What Does Back To School From Home Look Like For Parents: Are Renovations Upon Us?
As we near fall, school preparation is a little different this year. In March, 300 million children students experienced upheaval of their regular school routine. Even with the C.D.C. calling for schools to reopen safely, the plan varies widely district to district, with some only offering virtual, some only in-person and some a hybrid of both.
In the spring, with little warning, parents made due with whatever space they could utilize for working from home and homeschooling, but as we head into fall, if you're planning to do virtual schooling, you might want to designate a home office for everyone.
Ariane Lucas, owner of Tustin-based Clutter Nanny, a professional organizing service, told The Orange County Register, that children will need a designated space with organization and privacy. She suggests creating a space in the child's bedroom with a desk and room for a computer or tablet. The more of a distraction-free environment you can create, the better.
Of course, if you're working from home, you're probably doing videoc onferencing calls at least on a weekly basis, if not more, and you'll need your own space so that you don't distract kids, and they don't hop on your Zoom company calls.
Designating a home office for yourself, or for you and your partner, is a wise move, both for sanity and for resale value. According to HomeLight's Q2 Top Agent Insights survey, building a home office costs an average of $12,000, but homeowners will recoup 87 percent of that on resale, and with low inventory and super low rates, if you decide to sell sooner rather than later, a home office might just make the difference in attracting buyers to your listing because so many people are working from home permanently.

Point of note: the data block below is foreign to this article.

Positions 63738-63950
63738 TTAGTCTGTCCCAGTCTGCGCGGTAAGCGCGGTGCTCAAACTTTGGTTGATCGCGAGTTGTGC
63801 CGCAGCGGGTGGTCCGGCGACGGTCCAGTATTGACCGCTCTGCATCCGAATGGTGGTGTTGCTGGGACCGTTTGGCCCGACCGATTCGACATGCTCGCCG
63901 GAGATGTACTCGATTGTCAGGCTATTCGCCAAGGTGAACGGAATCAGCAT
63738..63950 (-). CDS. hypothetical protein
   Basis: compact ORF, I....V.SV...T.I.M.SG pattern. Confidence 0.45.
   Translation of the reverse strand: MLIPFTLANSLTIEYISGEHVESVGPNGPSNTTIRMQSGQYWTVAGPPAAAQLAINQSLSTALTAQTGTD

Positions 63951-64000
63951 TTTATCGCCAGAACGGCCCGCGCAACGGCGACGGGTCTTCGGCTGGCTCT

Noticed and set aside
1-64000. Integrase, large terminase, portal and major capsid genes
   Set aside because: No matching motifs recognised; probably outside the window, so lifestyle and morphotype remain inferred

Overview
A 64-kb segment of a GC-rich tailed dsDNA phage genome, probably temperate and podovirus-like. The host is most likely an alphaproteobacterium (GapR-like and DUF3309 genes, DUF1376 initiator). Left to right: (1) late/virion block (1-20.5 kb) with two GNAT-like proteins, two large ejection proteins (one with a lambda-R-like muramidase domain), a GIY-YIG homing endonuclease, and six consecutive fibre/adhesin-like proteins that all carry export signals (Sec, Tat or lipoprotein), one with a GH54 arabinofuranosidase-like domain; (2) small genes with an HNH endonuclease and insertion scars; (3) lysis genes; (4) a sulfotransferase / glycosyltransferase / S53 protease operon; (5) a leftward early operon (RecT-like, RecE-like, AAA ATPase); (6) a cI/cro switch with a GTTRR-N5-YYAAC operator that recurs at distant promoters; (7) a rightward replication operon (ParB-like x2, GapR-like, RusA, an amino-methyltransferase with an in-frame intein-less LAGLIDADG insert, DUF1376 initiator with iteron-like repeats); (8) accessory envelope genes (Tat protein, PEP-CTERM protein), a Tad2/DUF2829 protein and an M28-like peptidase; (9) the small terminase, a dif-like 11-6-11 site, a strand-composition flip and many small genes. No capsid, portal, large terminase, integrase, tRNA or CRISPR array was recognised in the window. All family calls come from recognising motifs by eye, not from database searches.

The fun of having a designated home office is in having a space that shows your personality (and trust us, your co-workers are checking out your background). According to Architectural Digest, studies show that the color blue stirs up creativity, red boosts attention to detail, and a pop of green can put you in an imaginative mood.
3 tips for making your home office work for you from HomeLight
1. Remove bulky furniture: To feel less confined and more organized, get rid of anything you don't need. In a home office, the most important furniture is a desk and a chair, so find the ones that work for you comfort- and style-wise.
2. Turn a larger room into functional spaces: If the room seems a little big after you've whittled down the furniture, parse it up into spaces you can use. Maybe one side is a desk and chair and the other has a couch and sitting table to relax in. Use area rugs to make the spaces feel distinct.
3. Use mirrors to create light and space: This is a particularly good trick if the room is on the smaller side because mirrors create the illusion of more space. And if you choose the right one, it can add a lot of personality to any room, not to mention serve as a good tool for checking your look before you hop on a videoconferencing call.